I believe there is much we can all learn from Honest Burger’s new employment contract, and their openness to show the world they are on a culture journey.
We Just Want Transparency - Not Jargon
In most employment contracts the language used in them is not understood by the average person. It is language that is only common if you work in some legal capacity. As well as being limiting for those who have some mild understanding of legal jargon, it’s deeply limiting for those who may have learning difficulties. Does anyone ever consider that?
The tone that is also used in a traditional employment contract is cold and transactional. It doesn’t evoke a sense of connection or humanity. It’s often an attitude of “you’re working for us, not with us.” – Immediately it creates a culture of them and us before they’ve even walked through the door to start their first day.
The Honest Burgers new employment contract shows what is possible when you just write to people, as people. When you speak to people in a clear and compassionate way.
When did you last read your employment contract from the mindset of a new employee? How did it make you feel? Could you read the whole thing? Could you understand the whole thing?
You would be surprised at the number of businesses that have never reflected on their employment contracts from the standpoint of their people.
If It Looks Good People May Actually Read It
We have to take our hats off to the Honest Burgers team for making contracts look good. Who even knew it was possible?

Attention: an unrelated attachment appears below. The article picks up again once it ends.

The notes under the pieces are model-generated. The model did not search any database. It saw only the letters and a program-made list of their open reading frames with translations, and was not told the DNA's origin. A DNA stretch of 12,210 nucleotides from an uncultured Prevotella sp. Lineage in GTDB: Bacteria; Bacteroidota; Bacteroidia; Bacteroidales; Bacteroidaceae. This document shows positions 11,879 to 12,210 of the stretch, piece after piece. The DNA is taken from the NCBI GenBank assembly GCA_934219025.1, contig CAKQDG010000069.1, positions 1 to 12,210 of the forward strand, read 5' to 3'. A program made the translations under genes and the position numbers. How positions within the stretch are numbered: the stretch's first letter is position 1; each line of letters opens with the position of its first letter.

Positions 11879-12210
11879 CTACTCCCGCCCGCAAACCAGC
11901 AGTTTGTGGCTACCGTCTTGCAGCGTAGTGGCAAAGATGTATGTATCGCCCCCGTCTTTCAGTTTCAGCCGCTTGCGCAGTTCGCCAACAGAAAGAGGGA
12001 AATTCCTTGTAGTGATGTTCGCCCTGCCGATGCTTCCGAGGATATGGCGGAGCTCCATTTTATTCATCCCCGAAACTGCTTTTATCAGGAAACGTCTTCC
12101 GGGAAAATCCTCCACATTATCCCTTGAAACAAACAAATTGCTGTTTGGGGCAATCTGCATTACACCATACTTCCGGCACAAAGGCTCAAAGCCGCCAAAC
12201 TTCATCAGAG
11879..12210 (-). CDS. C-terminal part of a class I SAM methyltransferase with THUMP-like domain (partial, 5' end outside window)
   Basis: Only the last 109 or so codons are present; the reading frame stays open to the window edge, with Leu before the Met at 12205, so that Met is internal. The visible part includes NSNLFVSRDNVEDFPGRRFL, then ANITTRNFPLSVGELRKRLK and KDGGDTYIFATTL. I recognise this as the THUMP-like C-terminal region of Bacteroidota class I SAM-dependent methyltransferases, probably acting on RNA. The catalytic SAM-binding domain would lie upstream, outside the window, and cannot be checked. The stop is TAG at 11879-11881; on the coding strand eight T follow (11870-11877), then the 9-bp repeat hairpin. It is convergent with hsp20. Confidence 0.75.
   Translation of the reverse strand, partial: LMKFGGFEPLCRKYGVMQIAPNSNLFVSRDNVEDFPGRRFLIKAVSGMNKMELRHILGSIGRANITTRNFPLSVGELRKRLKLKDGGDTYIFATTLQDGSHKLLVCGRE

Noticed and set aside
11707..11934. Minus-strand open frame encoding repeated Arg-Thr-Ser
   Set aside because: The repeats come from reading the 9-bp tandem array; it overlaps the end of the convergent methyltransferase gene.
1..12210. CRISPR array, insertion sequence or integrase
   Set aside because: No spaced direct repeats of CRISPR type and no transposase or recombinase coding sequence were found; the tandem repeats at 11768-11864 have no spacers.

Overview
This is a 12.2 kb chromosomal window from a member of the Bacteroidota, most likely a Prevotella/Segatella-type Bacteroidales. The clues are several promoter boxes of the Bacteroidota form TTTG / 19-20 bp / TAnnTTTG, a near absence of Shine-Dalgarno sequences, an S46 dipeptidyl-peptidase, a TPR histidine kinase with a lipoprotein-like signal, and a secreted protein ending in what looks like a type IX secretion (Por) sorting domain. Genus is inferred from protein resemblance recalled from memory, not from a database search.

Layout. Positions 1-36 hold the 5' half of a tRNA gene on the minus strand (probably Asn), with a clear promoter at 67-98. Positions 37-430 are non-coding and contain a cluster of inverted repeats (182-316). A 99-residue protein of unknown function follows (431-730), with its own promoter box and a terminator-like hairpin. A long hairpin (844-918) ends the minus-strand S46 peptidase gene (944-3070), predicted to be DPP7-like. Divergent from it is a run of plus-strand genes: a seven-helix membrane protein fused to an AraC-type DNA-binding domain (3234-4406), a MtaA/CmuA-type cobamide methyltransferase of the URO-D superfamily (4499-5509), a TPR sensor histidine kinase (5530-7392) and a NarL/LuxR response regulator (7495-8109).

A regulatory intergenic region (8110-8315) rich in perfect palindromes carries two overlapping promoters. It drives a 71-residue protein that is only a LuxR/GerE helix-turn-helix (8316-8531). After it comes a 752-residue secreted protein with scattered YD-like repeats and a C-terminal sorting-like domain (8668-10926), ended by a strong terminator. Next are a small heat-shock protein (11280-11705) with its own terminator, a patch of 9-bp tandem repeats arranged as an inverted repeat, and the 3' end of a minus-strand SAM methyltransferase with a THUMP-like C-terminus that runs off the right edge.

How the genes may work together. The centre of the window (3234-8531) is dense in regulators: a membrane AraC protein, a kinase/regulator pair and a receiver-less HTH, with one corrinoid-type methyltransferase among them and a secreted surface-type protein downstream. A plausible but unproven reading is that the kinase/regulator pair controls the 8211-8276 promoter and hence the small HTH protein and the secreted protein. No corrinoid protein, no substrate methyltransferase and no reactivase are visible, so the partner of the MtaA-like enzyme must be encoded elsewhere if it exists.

Creating bitesized areas for each policy, and making it engaging is something you don’t often see when looking at employment contracts. Sound silly, but it’s a good read!
First of all, it’s not on reams of paper, and second, they’ve taken the time to design it in such a way that people are going to read it.
Why do we have to make employment contracts so boring and lifeless? – The answer is, we don’t, and Honest Burgers have just shone a light on one way you can do it.
It's Not Perfect, But It's Progress
Without a doubt, like myself, you will read the Honest Burgers new employment contract and identify some gaps.
But as Honest Burgers have admitted themselves, this is about progress – they are not claiming it’s the best thing out there – they are just showing what can be done.
We Need More Pioneers Like Honest Burgers
Unfortunately, for most businesses it becomes the default to fall into the typical business blueprint of the way business has always been done. But that’s never going to serve you in the future. Change has happened and happens every day. It’s naive of us to think otherwise.
Being different can be scary. But being different is also powerful, and helps to make you a better place to work, which in turn makes the lives of your people better.
We need more pioneers like Honest Burgers to take the leap on new things and be brave enough to shout about it.
We don’t improve without collaboration and co-creation. When we can all start dropping the perfectionism illusion and start being vulnerable then we may begin to make more progress in the next year than we have done for decades.
Let this inspire you to decide to do something radical in your company culture today. Pick one thing, and see where it takes you.